Welcome to the UtahHomeSellingTeam.com Blog

2018-03-08 07:12:23
Is It Last Call for Low Mortgage Rates?

All good things come to an end—even low mortgage interest rates. They've been steadily rising and are poised to climb even higher this year.

When they do, the cost of buying a home will rise as well. This could make the challenges of today's buyer's market even worse for some prospective purchasers—particularly first-time buyers, having to settle for smaller abodes, fixer-uppers (in the real sense, not the TV sense), and homes farther out where real estate is cheaper.

Some may even be priced out of the market altogether thanks to a toxic combination of soaring home prices and increasing mortgage rates.

After hitting historic lows, average mortgage rates have now reached their highest levels in more than four years. They hit an average 4.43% for 30-year, fixed-rate loans as of March 1, according to Freddie Mac data. This was the highest they've been since Jan. 9, 2014, when they were an average 4.51%.

They're expected to go up even more after the Federal Reserve raises short-term interest rates. The new Fed chairman, Jerome H. Powell, says the Fed is likely to gradually increase them this year. It is expected to bump up rates at least three times this year, in 0.25% increments, beginning this month.

'For the bulk of buyers, it's not going to kill their decision to purchase a home. If anything, it will get them off the fence by creating a sense of urgency,' Higher rates are 'a kick in the pants for you to start thinking seriously [about buying].'

Even a fraction of a percentage point rise quickly adds up. On a $300,000 house with a 30-year fixed mortgage and 20% down payment, the difference between 4% and 5% is $142 a month. That's more than $51,000 during the life of the mortgage.

'Buyers thought they could wait forever because rates were going to stay low forever,' says Palacios. 'They're starting to realize if they're going to buy they should probably buy now.'

It's important to note that mortgage rates are still low. They averaged around 7% from the 1990s through the financial crisis, falling from a high of 18.63% on Oct. 9, 1981.They ped below 5% for the first time in March 2009, before bottoming out at 3.1% on Nov. 21, 2012.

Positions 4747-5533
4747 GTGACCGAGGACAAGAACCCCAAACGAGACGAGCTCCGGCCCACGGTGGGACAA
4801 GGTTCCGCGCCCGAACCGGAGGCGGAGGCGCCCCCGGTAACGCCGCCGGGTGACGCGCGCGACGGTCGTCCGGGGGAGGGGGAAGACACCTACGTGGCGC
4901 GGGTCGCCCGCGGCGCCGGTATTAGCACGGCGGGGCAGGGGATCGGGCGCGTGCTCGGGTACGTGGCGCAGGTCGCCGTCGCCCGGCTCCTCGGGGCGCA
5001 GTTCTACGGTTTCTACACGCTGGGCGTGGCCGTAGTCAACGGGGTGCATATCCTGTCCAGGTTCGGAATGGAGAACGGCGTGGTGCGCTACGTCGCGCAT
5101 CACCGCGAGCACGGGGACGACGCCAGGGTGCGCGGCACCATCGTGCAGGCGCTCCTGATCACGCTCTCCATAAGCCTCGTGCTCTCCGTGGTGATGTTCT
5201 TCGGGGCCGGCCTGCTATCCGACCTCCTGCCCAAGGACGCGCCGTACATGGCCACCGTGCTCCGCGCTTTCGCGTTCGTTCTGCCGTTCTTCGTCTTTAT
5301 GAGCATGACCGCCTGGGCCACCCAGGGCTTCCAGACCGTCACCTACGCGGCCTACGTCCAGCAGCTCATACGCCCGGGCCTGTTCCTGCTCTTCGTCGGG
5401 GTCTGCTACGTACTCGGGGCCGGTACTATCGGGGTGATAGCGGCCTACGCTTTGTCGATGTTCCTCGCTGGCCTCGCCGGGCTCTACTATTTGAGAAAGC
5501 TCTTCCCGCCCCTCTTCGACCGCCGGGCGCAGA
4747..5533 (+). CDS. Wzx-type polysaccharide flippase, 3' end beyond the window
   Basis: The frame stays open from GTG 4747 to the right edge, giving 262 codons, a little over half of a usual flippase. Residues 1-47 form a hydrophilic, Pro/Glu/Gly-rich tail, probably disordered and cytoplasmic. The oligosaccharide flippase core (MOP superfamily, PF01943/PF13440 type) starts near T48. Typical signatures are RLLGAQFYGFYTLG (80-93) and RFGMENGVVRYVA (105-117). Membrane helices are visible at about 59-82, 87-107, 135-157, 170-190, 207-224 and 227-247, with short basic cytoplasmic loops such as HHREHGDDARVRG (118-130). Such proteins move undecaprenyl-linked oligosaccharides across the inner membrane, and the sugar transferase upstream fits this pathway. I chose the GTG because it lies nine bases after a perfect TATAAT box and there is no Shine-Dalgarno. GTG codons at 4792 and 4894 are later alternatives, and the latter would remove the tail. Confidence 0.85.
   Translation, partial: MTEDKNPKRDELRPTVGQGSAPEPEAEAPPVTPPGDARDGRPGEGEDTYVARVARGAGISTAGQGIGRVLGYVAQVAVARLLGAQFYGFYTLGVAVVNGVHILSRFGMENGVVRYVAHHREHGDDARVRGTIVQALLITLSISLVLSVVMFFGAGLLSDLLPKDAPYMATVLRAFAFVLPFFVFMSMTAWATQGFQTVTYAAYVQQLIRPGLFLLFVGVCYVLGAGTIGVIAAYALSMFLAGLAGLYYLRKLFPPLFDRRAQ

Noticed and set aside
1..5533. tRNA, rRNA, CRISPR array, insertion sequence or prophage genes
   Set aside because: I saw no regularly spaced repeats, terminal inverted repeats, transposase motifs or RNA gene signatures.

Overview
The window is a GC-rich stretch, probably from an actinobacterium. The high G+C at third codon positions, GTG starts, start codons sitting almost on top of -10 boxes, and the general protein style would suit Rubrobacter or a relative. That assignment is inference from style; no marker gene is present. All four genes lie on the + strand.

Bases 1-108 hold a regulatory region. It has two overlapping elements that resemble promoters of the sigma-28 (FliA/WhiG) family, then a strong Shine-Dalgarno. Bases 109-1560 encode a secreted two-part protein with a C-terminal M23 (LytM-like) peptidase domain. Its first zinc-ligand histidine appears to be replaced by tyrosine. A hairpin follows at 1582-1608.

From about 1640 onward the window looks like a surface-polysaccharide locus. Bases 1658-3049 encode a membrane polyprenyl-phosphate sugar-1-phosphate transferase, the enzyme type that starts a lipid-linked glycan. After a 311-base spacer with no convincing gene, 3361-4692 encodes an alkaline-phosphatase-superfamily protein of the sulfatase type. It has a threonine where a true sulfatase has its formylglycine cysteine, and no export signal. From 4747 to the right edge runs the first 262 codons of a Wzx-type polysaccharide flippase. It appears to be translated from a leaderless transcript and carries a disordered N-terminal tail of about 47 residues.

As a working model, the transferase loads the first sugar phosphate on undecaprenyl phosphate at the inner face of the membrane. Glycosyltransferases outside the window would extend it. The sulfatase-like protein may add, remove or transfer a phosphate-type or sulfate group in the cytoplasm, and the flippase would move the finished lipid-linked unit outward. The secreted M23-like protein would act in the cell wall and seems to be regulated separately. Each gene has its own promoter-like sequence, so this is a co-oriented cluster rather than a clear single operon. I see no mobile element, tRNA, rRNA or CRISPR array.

And while they may not return to the 3% range anytime soon, it's also unlikely they'll go into the double digits.

“You should be paying close attention to what is going on in the marketplace, because those rates can move pretty quickly in a short amount of time,” says Freddie Mac's Kiefer. “

 

Source Realtor.com

 
Blog Archive
2018-12-05 08:02:12
In 2019 Mortgage Payments to Jump 8.4%

2018-12-04 05:56:21
Financing for Manufactured Homes Coming

2018-12-03 07:16:21
Tale of Dual Markets

2018-12-01 08:01:47
Need to Sell Your Home this Winter?

2018-11-30 07:43:20
Buyers Pull Away From New-Home Market

2018-11-29 07:45:39
Mortgage Loan Limits to Rise in 2019

2018-11-28 07:42:53
Home Buyers and Sellers Should Watch in 2019

2018-11-27 07:10:44
Townhouse Construction is Expected to Increase

2018-11-26 07:55:12
Cities With Oldest, Youngest Homeowners

2018-11-24 08:24:08
Overall, December is the Best Time to Buy a Home

2018-11-23 07:29:39
Sluggish Home Sales came to an end in October

2018-11-23 06:43:53
Happy Thanksgiving

2018-11-20 09:19:16
How to Pet-Proof Your House for the Holiday Guests

2018-11-19 07:08:54
10 Great U.S. Ski Towns

2018-11-17 07:12:02
A Way to Keep Aging Parents Close to Home

2018-11-16 07:58:33
Huge Mistake to Take Your Home Off the Market for the Holidays

2018-11-15 07:55:35
Best Mortgage Advice I've Heard, Ever

2018-11-14 07:31:18
Tips to Help You Avoid a Rental Scam

2018-11-12 07:15:39
Buying a Home?

2018-11-10 06:03:39
Mortgage Rates Rise this Week

2018-11-09 07:36:01
Cheaper the Home

2018-11-08 05:56:20
Building Credit History From Scratch

2018-11-07 06:25:07
How to Get a Mortgage Without Freaking Out

2018-11-05 06:42:51
Home Prices Are Decelerating Not Falling

2018-11-03 08:09:28
First-time Homebuyers Transition from Renting

Click here to see ALL articles.


Comment on this Article

Your Name:
Your Email:
Comments:
Verify:  Please enter the numbers shown to help eliminate spam.